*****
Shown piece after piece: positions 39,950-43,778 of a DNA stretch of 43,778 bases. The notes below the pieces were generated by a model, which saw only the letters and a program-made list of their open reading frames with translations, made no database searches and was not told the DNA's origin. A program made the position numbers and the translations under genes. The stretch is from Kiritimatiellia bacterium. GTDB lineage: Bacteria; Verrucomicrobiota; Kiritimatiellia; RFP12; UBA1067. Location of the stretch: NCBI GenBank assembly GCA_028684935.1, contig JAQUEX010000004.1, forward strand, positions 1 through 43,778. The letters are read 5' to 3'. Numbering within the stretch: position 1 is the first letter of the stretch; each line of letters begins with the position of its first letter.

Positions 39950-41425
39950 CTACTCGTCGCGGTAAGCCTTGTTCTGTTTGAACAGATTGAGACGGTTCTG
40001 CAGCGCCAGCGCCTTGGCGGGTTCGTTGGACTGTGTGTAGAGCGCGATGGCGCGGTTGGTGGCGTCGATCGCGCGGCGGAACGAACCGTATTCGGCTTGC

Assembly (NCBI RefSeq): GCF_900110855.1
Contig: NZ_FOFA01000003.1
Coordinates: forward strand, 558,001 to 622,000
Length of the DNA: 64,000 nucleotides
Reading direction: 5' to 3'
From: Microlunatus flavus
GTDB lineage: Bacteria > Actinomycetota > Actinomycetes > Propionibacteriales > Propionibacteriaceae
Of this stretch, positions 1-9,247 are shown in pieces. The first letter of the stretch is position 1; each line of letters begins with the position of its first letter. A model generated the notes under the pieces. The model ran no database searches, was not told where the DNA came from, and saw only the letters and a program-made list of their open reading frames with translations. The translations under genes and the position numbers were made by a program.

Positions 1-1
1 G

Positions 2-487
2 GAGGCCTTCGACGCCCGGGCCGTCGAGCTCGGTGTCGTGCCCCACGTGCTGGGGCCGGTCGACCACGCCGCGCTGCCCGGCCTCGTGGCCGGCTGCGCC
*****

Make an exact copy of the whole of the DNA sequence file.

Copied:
Shown piece after piece: positions 39,950-43,778 of a DNA stretch of 43,778 bases. The notes below the pieces were generated by a model, which saw only the letters and a program-made list of their open reading frames with translations, made no database searches and was not told the DNA's origin. A program made the position numbers and the translations under genes. The stretch is from Kiritimatiellia bacterium. GTDB lineage: Bacteria; Verrucomicrobiota; Kiritimatiellia; RFP12; UBA1067. Location of the stretch: NCBI GenBank assembly GCA_028684935.1, contig JAQUEX010000004.1, forward strand, positions 1 through 43,778. The letters are read 5' to 3'. Numbering within the stretch: position 1 is the first letter of the stretch; each line of letters begins with the position of its first letter.

Positions 39950-41425
39950 CTACTCGTCGCGGTAAGCCTTGTTCTGTTTGAACAGATTGAGACGGTTCTG
40001 CAGCGCCAGCGCCTTGGCGGGTTCGTTGGACTGTGTGTAGAGCGCGATGGCGCGGTTGGTGGCGTCGATCGCGCGGCGGAACGAACCGTATTCGGCTTGC

Assembly (NCBI RefSeq): GCF_900110855.1
Contig: NZ_FOFA01000003.1
Coordinates: forward strand, 558,001 to 622,000
Length of the DNA: 64,000 nucleotides
Reading direction: 5' to 3'
From: Microlunatus flavus
GTDB lineage: Bacteria > Actinomycetota > Actinomycetes > Propionibacteriales > Propionibacteriaceae
Of this stretch, positions 1-9,247 are shown in pieces. The first letter of the stretch is position 1; each line of letters begins with the position of its first letter. A model generated the notes under the pieces. The model ran no database searches, was not told where the DNA came from, and saw only the letters and a program-made list of their open reading frames with translations. The translations under genes and the position numbers were made by a program.

Positions 1-1
1 G

Positions 2-487
2 GAGGCCTTCGACGCCCGGGCCGTCGAGCTCGGTGTCGTGCCCCACGTGCTGGGGCCGGTCGACCACGCCGCGCTGCCCGGCCTCGTGGCCGGCTGCGCC